DD: Describe a life changing moment.
AB: It’s been said that you truly don’t grow up until your parents are gone because you always have something to fall back on. So, when they both passed in 2008 – my father in January and my mother in October – I knew they felt comfortable to go because they had given me all they had to offer and that my brother and I would be fine. They had given me God and their love. And, that’s all I needed to continue on without them being here.
DD: You’ve accomplished and achieved things others only dream of, are there any career or personal dreams that you’ve yet to accomplish?
AB: Why, yes! I would love to have a fashion line that I can create but not manufacture. I would love to have a line of caftans named after me. I’d love to host a talk show or star in a movie.
DD: Five words that best describe yourself?
AB: Fabulous, fierce, fun, fantastic, and fluffy! Ha!
DD: Who are your top three favorite performing artists?
AB: I have so many, but the three that come to the top of my mind first are: Stevie Wonder, Gladys Knight, Earth, Wind, and Fire.
DD: If you could have a cocktail with anyone to talk about your life and theirs, who would that be?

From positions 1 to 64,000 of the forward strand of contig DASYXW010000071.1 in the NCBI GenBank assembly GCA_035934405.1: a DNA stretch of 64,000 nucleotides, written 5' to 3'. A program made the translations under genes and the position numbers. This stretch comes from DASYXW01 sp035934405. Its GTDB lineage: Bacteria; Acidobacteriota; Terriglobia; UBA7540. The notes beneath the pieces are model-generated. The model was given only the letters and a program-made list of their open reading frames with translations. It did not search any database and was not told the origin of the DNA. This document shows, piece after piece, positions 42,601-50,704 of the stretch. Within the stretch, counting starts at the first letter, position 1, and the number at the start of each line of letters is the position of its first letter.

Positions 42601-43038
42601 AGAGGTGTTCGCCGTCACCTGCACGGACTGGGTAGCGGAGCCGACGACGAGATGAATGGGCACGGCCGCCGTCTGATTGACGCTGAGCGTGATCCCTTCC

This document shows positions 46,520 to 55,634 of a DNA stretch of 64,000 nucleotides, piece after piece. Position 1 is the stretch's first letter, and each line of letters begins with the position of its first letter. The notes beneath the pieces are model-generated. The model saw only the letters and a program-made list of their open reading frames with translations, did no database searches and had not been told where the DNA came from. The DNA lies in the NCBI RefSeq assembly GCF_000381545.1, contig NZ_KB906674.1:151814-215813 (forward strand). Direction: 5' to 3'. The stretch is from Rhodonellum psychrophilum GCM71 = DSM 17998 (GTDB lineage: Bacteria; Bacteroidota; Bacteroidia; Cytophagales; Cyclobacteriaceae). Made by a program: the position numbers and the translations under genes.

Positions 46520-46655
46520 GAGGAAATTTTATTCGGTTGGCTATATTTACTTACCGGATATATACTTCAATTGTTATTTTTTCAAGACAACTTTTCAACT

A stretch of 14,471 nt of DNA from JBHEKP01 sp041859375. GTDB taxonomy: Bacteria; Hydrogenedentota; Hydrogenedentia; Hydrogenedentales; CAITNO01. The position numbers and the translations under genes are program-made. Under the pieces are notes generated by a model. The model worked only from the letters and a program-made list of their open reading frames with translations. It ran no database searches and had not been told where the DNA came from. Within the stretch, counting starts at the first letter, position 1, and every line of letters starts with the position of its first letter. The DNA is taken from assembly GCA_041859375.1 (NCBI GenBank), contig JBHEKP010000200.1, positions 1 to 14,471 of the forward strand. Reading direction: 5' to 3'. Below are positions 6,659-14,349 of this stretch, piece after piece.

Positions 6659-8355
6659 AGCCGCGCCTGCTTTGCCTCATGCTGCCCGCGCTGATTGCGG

AB: I’d love to talk to my mama again.
DD: Opera is just one outlet for your creativity; What other projects have you been working on?
AB: My podcast, Melanated Moments in Classical Music, that won Best Black Music Podcast for 2020. My accessory line, Freddie Mae’s Daughter. I’ve been teaching and vocal coaching. And, working on my nonprofit foundation, Morning Brown, Inc., that brings culture to cultural deserts. Recording my show Opera…from a Sistah’s Point of View with Cincinnati Opera and Opera Birmingham. Also recording with Indianapolis Symphonic Choir for their Festival of Carols and WTHR for the Circle of Lights. I’m busy!
DD: Indianapolis is so proud of you. What is your proudest moment here in your hometown?
AB: Hosting Yuletide Celebration with the Indianapolis Symphony Orchestra and the many times I’ve had to opportunity sing with the Indianapolis Opera, Indianapolis Chamber Orchestra, Indianapolis Children’s Choir, the Indianapolis Symphonic Choir, and to sing for the Colts, the Pacers, the Indy Eleven, and the Indy 500! It’s wonderful to be able to perform at such a high level on these prestigious platforms in my own hometown. It truly shows that there is more than corn in Indiana. There is culture, too!
DD: It’s been a tough year for everyone on so many different levels, how have you maintained your optimism and what advice do you have for others who are struggling to stay positive in the midst of everything going on?